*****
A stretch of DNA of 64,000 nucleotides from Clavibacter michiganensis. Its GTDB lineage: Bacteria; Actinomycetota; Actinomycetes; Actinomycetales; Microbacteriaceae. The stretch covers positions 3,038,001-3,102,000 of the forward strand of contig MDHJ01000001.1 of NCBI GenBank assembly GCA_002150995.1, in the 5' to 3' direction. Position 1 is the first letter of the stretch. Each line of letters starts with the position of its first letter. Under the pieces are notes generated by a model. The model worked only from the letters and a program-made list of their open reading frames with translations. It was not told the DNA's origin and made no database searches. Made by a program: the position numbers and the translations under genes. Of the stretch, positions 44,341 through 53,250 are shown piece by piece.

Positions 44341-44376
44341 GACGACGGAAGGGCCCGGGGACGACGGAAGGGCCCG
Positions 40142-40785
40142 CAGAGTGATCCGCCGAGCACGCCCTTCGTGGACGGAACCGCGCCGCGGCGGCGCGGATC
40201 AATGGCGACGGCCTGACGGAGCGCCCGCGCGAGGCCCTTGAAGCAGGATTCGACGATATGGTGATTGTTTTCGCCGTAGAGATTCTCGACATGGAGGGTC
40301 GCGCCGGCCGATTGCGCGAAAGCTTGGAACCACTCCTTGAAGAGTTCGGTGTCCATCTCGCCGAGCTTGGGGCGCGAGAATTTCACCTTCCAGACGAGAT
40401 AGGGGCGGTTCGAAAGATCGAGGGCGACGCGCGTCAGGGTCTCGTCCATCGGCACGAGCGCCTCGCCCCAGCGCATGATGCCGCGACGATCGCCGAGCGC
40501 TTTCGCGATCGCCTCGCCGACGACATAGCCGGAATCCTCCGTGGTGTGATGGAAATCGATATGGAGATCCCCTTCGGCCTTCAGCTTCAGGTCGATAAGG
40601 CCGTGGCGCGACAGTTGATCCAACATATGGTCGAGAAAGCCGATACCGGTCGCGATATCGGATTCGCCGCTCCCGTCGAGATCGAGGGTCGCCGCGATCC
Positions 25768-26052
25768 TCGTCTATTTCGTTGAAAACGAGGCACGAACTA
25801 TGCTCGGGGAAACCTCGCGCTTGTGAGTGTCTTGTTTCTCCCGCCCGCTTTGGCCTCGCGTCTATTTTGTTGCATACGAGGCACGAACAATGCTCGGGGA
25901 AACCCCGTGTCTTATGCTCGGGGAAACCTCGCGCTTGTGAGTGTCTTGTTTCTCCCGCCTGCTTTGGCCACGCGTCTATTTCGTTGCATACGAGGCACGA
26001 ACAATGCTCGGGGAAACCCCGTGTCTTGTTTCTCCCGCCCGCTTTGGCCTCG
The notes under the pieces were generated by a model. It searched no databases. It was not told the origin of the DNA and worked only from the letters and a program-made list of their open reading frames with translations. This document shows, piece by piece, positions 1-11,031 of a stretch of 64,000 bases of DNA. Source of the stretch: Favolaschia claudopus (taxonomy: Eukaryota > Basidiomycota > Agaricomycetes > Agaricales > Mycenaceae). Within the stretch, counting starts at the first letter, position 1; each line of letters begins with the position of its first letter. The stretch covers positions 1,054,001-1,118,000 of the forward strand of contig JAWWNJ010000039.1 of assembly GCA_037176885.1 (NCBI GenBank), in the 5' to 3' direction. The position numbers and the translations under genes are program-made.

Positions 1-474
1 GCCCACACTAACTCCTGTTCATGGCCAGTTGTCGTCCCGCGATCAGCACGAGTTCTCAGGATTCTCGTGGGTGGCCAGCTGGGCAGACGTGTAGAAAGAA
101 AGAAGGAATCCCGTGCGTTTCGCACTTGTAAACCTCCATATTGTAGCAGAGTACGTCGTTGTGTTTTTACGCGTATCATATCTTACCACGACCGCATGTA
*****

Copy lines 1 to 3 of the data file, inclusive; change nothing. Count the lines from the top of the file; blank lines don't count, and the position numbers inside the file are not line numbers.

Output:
A stretch of DNA of 64,000 nucleotides from Clavibacter michiganensis. Its GTDB lineage: Bacteria; Actinomycetota; Actinomycetes; Actinomycetales; Microbacteriaceae. The stretch covers positions 3,038,001-3,102,000 of the forward strand of contig MDHJ01000001.1 of NCBI GenBank assembly GCA_002150995.1, in the 5' to 3' direction. Position 1 is the first letter of the stretch. Each line of letters starts with the position of its first letter. Under the pieces are notes generated by a model. The model worked only from the letters and a program-made list of their open reading frames with translations. It was not told the DNA's origin and made no database searches. Made by a program: the position numbers and the translations under genes. Of the stretch, positions 44,341 through 53,250 are shown piece by piece.

Positions 44341-44376
44341 GACGACGGAAGGGCCCGGGGACGACGGAAGGGCCCG